Dalloway Day

A summary of the Royal Society of Literature’s inaugural celebration of Virginia Woolf’s ‘Mrs Dalloway’.

Advertisements

‘Men may congratulate themselves…’

‘Men may congratulate themselves for writing truly and passionately about movements of nations; they may consider war and the search for God to be great literature’s only subjects; but if men’s standing in the world could be toppled by an ill-advised choice of hat, English literature would be dramatically changed.’

Happy Days

A review of Maxine Peake and Sarah Frankcom’s take on Beckett’s unique play, at the Royal Exchange, Manchester (June 2018 production).

Jiddy Vardy

Kicking off the blog tour for Ruth Estevez’s brand-new young adult novel.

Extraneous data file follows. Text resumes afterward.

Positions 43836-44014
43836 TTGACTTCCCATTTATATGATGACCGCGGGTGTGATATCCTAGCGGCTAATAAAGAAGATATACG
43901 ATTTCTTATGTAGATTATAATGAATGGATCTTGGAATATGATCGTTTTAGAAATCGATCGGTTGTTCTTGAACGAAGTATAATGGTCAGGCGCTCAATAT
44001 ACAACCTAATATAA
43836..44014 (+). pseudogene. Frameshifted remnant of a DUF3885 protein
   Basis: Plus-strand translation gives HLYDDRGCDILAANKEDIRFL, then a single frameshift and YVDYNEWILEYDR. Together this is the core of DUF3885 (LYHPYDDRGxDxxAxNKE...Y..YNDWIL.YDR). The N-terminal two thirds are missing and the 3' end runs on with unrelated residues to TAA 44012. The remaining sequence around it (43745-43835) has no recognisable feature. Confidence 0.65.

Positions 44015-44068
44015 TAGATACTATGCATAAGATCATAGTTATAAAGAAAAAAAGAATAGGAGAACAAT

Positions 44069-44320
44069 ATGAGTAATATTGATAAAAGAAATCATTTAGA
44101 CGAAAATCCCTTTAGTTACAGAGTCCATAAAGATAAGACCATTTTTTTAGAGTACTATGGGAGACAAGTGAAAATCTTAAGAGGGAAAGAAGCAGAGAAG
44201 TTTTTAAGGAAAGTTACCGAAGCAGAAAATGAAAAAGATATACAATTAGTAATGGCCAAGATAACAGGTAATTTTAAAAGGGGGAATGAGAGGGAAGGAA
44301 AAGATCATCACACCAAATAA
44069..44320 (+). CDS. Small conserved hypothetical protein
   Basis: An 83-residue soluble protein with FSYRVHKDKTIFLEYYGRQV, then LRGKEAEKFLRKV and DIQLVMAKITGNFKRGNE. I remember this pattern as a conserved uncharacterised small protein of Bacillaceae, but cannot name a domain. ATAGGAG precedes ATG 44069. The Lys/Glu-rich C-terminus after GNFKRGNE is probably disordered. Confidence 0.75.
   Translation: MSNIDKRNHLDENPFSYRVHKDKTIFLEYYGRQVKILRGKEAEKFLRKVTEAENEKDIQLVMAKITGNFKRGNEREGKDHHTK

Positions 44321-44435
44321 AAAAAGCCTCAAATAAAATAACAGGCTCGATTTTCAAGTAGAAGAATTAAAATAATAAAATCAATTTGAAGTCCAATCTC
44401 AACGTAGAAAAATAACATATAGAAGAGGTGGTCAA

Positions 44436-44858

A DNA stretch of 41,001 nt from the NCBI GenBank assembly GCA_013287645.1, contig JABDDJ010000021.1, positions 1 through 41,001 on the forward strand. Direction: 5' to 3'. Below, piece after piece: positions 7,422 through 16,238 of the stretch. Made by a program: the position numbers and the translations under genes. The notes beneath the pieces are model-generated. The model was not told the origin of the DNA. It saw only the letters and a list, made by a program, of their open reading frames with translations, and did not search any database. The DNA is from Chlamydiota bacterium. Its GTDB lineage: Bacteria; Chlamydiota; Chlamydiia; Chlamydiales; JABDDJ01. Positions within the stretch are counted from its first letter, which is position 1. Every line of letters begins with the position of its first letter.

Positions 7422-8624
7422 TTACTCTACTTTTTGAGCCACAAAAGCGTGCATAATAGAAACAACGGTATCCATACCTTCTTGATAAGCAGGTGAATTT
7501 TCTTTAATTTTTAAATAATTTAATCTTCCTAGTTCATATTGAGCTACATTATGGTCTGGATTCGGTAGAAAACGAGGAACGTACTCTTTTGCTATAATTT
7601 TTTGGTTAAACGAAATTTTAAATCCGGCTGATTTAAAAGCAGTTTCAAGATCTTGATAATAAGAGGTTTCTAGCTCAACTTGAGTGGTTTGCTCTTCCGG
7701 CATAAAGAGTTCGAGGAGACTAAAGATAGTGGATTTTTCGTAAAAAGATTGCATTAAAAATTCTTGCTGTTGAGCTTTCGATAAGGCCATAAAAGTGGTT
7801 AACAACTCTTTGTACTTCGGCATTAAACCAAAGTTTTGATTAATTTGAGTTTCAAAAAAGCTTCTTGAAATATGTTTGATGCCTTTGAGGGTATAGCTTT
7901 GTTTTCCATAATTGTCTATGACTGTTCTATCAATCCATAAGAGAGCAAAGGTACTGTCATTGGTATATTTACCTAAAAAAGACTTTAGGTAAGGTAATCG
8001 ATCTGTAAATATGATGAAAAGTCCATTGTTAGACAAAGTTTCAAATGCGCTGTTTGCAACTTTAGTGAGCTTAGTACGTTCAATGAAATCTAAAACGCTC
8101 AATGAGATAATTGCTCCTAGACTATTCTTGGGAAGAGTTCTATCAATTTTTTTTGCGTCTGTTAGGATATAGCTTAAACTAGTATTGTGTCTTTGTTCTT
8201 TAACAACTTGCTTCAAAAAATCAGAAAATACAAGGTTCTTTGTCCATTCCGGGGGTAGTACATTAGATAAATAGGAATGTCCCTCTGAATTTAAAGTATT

‘not beautiful, not supremely brilliant …’

‘Away she hurried, not beautiful, not supremely brilliant, but filled with something that took the place of both qualities – something best described as a profound vivacity, a continual and sincere response to all that she encountered in her path through life.’

– Howards End, EM Forster

A Secret Sisterhood

A review of Emily Midorikawa and Emma Claire Sweeney’s illuminating exploration of female literary friendship.

‘Frankenstein’ 200 Years On | LibroLiv

Originally posted on LibroLiv:
Frankenstein was first published 200 years ago as of this year! Crazy, right? Now, I don’t know what Mary Shelley was thinking when she wrote it, but today I’m going to be looking at Frankenstein from a modern perspective and in a modern context. I hope you enjoy! Much has changed…

‘A book must be…’

“But we need the books that affect us like a disaster, that grieve us deeply, like the death of someone we loved more than ourselves, like being banished into forests far from everyone, like a suicide. A book must be the axe for the frozen sea inside us.” From Franz Kafka’s personal correspondence